Editor’s Note: Reflection on the Mass readings for the Sunday of the Third Week of Lent (Year C) –  Exodus 3:1-8, 13-15; Psalms 103:1-2, 3-4, 6-7, 8, 11; First Corinthians 10:1-6, 10-12; Luke 13:1-9. This series for reflections on the coming Sunday Readings usually appears each Wednesday.


Dr. Marcellino D’Ambrosio writes from Texas. For his resources on parenting and family life or information on his pilgrimages to Rome and the Holy Land, visit www.crossroadsinitiative.com or call 1.800.803.0118. This article originally appeared in Our Sunday Visitor and is reproduced here by permission of the author.


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About the Author

Dr. Marcellino D’Ambrosio writes from Texas. For his resources on parenting and family life or information on his pilgrimages to Rome and the Holy Land, visit www.crossroadsinitiative.com or call 1.800.803.0118.

Raised in Italian/Irish neighborhood in Providence, RI, Marcellino D’Ambrosio never thought about being anything else but Catholic. But like other Catholic teens, his faith was the last place he looked for fulfillment. Following in the footsteps of his parents, both professional performers in their single years, Marcellino set his sights on stardom, playing bass guitar in several popular rock bands by the time he was 16. At that time he encountered a group of Catholics whose Christian life was an exciting adventure, an adventure worth living for. So he laid his bass guitar aside and embarked on a road that led to a Ph.D. in historical theology from the Catholic University of America. His doctoral dissertation, written under the direction of the renowned Jesuit theologian, Avery Cardinal Dulles, focused on one of the theological lights of the Second Vatican Council, Henri Cardinal de Lubac, and his recovery of biblical interpretation of the early Church fathers.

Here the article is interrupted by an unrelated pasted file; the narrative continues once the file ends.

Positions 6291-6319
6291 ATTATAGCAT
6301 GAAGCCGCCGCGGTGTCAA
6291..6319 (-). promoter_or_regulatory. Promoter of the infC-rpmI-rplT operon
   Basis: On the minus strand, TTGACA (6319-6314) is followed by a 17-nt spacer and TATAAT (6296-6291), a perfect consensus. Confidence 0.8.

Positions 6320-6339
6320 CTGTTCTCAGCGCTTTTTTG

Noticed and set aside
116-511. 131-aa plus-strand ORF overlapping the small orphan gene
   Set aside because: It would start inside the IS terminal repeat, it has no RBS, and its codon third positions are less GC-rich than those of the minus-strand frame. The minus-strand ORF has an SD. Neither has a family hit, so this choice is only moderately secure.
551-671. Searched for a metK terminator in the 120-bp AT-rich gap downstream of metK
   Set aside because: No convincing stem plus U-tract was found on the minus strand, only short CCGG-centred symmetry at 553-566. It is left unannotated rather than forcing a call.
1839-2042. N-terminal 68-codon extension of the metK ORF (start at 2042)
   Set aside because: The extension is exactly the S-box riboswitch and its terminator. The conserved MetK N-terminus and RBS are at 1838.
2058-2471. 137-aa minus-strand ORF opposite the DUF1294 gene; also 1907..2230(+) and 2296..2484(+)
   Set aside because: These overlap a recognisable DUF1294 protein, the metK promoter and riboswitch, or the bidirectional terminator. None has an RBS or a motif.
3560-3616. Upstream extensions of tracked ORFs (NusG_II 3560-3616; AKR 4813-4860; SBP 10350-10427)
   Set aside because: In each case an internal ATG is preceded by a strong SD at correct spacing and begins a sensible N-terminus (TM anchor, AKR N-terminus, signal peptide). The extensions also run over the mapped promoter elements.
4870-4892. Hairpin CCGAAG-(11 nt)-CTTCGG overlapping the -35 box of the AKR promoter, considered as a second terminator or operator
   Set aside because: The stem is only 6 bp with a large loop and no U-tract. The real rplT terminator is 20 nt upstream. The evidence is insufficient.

His writing has been published in the international journal Communio, Abingdon’s Dictionary of Biblical Interpretation, the Tablet, Catholic Digest, Our Sunday Visitor, and Catholic News Service’s syndicated column "Faith Alive." His popular book, Exploring the Catholic Church and video course by the same name (known as Touching Jesus through the Church in the USA) have been used in hundreds of parishes all throughout the English speaking world. The Guide to the Passion: 100 Questions about the Passion of the Christ, of which he is co-author and co-editor, may prove to be the fastest-selling Catholic book of all time with over a million copies sold in less than three months.

Dr. D’Ambrosio, the father of five and a business owner, brings to his teaching a practical, down-to-earth perspective that makes his words easy to understand and put into practice. Audio and video recordings of his popular teaching are internationally distributed. He often appears on the international Eternal Word Television Network is regularly heard on the nationally syndicated radio show "Catholic Answers Live." Dr. D'Ambrosio has been a guest on Geraldo Rivera, At Large on FoxNews Channel, the Bill O'Reilly radio show and Radio America's news program Dateline: Washington.

In 2001 Dr. D’Ambrosio left his position at the University of Dallas to develop the work of Crossroads Productions, the apostolate of Catholic renewal and evangelization that he co-founded twenty years ago, and to more directly oversee the growth of Wellness Opportunities Group a company dedicated to helping people improve the quality of their lives physically, mentally, and financially. He, his wife Susan, and their five children, reside just outside of San Antonio, TX.